Our special attention to
raw materials

To continue to produce high quality cotton.
We are committed to using the world's rarest and highest
quality raw materials, while at the same time taking
into consideration the environment in which the cotton
is produced and the people who work on the farms.


Sea Island Cotton

The Pinnacle of Cotton
With a History

Known as the highest grade of cotton, Sea Island Cotton is characterized by its long, thin, and strong fibers. When it is made into yarn, the fibers are drawn together and twisted, but its superior characteristic makes it fluffy and soft. Its gentle feel was loved by the British royal family, and it has a history of not being allowed to be taken out of the country for 200 years.

This cotton grows only in limited areas with special climatic conditions and soil. The total harvest is a mere few dozen tons per year, which is about 0.00001% (1/100,000) of the total cotton harvest, making it a very rare and precious commodity.

Sea Island Cotton is grown under contract with local farmers, and we have established traceability by knowing who is making the cotton, how much they produce, and their working conditions.

  • West indian
    sea island cotton

    West indian sea island cotton

    Sea Island Cotton is said to have its roots in the Bahamas, an island nation in the Caribbean Sea. The cotton is still cultivated in the Caribbean, and we use Sea Island Cotton from Jamaica. The West Indian Sea Island Cotton grown here is characterized by the cotton balls popping from the bottom of the tree to the top sequentially and in varied timing. Because the quality of cotton deteriorates when wet from rain or other water, it must be harvested as soon as the balls pop. Therefore, the cotton is harvested by hand, one by one, over a period of many months, taking great care to damage the fibers as little as possible.
    This labor-intensive cotton cultivation not only provides high quality, but also brings new employment to the local community. In recent years, the company has expanded the scale of its operations and aims to make cotton a national specialty product.
    KONDOBO is the only spinning mill in Japan authorized to handle Sea Island Cotton. We take pride in our technical capabilities and to spin premium yarn.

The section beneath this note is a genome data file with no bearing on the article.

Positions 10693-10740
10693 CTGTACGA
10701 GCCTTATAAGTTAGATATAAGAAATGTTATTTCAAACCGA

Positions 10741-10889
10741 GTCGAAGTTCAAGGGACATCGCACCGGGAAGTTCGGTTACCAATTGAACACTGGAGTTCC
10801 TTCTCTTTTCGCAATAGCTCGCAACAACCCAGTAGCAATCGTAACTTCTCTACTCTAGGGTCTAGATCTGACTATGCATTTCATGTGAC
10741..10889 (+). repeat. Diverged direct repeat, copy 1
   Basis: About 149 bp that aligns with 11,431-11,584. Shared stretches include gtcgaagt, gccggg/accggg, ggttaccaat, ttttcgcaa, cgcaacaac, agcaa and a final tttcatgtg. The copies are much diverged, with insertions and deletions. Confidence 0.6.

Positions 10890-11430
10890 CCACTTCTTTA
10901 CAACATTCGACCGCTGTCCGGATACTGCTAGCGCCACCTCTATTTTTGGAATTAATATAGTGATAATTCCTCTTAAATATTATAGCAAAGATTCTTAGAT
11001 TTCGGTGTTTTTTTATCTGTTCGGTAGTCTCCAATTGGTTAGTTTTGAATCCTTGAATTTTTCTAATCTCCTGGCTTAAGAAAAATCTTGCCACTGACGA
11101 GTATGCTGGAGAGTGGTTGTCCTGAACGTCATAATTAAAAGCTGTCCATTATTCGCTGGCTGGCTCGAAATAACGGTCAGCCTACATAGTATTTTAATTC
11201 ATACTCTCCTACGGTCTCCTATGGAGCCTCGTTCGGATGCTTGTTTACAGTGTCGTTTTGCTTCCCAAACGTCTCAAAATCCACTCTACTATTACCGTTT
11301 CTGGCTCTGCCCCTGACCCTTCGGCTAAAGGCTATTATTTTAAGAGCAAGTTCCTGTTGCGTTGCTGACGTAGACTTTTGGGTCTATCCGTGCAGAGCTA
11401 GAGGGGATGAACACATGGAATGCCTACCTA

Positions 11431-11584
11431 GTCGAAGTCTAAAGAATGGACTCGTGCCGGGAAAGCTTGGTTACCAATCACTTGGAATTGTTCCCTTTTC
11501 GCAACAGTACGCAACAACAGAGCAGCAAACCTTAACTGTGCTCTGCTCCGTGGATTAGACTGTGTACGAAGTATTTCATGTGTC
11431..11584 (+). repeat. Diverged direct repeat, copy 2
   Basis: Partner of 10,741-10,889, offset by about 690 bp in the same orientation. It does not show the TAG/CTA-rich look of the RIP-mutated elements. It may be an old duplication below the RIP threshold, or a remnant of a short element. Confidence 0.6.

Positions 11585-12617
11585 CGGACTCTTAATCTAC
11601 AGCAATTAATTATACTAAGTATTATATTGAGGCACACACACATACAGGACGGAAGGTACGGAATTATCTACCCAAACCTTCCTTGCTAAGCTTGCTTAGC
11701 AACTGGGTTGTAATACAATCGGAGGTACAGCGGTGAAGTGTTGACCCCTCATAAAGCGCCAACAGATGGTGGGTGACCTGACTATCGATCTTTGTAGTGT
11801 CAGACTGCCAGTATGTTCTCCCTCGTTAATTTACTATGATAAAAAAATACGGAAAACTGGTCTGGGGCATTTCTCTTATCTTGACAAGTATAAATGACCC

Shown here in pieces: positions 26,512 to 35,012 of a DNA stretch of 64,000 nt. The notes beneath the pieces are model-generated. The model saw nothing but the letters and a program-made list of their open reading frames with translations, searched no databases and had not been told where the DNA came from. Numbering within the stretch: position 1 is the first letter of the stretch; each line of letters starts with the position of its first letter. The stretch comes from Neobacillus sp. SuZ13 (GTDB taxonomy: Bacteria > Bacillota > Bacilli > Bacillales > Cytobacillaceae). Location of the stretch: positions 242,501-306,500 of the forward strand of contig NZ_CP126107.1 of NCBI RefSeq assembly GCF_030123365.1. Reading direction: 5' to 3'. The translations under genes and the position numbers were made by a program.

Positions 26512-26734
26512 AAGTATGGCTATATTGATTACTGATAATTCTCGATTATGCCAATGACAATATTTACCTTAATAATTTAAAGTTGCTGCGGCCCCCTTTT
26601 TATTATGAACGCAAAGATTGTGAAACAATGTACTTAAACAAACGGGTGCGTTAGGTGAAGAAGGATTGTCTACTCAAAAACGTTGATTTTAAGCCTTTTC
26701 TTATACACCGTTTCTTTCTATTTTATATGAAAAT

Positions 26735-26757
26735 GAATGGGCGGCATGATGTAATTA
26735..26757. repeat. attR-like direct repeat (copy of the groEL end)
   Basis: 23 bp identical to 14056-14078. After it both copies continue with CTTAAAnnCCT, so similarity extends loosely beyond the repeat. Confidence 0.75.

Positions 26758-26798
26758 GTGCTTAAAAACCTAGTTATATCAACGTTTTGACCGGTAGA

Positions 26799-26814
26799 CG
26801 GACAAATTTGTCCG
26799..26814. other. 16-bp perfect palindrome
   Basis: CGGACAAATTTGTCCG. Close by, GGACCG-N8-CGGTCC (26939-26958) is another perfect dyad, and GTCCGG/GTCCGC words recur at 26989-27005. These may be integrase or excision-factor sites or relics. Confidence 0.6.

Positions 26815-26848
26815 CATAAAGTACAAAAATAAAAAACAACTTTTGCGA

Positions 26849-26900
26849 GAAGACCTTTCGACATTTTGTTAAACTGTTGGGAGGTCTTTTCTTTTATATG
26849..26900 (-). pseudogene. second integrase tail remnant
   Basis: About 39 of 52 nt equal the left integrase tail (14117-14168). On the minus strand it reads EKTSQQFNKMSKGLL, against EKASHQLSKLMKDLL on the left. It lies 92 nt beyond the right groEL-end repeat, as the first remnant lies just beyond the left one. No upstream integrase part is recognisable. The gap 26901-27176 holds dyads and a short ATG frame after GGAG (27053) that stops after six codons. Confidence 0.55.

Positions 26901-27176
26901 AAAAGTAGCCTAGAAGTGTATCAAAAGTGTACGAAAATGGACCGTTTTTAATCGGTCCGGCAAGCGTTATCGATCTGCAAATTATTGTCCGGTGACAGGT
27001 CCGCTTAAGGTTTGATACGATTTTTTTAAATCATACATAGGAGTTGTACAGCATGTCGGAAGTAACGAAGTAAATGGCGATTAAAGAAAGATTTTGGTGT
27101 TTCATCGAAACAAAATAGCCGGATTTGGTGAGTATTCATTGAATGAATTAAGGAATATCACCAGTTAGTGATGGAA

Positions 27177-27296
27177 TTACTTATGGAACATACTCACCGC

West indian sea island cotton

  • American
    sea island cotton

    American sea island cotton

    The name Sea Island Cotton comes from the Sea Island region of South Carolina in the United States. Though flourishing there after being brought from the Bahamas, the cultivation of Sea Island Cotton was destroyed by insect pests in the early 20th century. A century later, after much research with a local university on seeds, it made a miraculous comeback. This is American Sea Island Cotton.
    It is grown in Mexico’s El Paso, a highland area with 3,700 hours of sunshine per year and a large temperature difference between day and night. When it is time to harvest, frost occurs and the cotton balls pop at once, allowing machines to harvest the cotton resulting in higher productivity than in the West Indies.
    This cotton is only available in Japan, and the American Sea Island yarn ASIC spun by KONDOBO is the only premium yarn of its kind in the world.

    American sea island cotton


Cotton Representing
Extra-long Staple Cotton

Pima Cotton is a variety developed to obtain high quality product that competes with Egyptian cotton. Through repeated breeding of Egyptian and American cotton, a cotton with longer and stronger fibers was created. It was named PIMA in honor of the Pima Indian tribe that first harvested it on the test farm.

Today, PIMA cotton is one of the representative extra-long staple cottons grown in major cotton growing regions around the world, but we only use carefully selected PIMA cotton that has particularly long fibers, a limited range of fineness, and a certain level of strength, all of which meet our strict standards and guarantee high quality.

The quality of the cotton is strictly controlled and assured on a special farm in San Joaquin Valley in California in the United States. Biotechnology reduces the use of insecticides by about 50%, and drip irrigation methods minimize the use of precious water resources. Modern agriculture makes this cotton a good choice for both people and the environment.